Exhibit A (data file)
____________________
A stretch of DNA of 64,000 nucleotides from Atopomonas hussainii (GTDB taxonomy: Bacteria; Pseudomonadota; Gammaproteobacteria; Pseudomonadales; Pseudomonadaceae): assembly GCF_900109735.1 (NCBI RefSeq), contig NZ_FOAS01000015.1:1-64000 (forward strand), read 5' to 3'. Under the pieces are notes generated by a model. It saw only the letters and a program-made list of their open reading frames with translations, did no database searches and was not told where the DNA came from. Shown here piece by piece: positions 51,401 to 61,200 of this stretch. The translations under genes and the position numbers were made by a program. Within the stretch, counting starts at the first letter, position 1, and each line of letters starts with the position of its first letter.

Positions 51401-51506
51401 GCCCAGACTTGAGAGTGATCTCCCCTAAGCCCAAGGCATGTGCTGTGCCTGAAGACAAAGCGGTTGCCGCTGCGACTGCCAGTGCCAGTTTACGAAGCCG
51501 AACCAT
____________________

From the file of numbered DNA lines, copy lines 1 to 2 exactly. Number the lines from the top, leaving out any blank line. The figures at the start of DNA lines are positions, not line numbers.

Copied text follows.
A stretch of DNA of 64,000 nucleotides from Atopomonas hussainii (GTDB taxonomy: Bacteria; Pseudomonadota; Gammaproteobacteria; Pseudomonadales; Pseudomonadaceae): assembly GCF_900109735.1 (NCBI RefSeq), contig NZ_FOAS01000015.1:1-64000 (forward strand), read 5' to 3'. Under the pieces are notes generated by a model. It saw only the letters and a program-made list of their open reading frames with translations, did no database searches and was not told where the DNA came from. Shown here piece by piece: positions 51,401 to 61,200 of this stretch. The translations under genes and the position numbers were made by a program. Within the stretch, counting starts at the first letter, position 1, and each line of letters starts with the position of its first letter.

Positions 51401-51506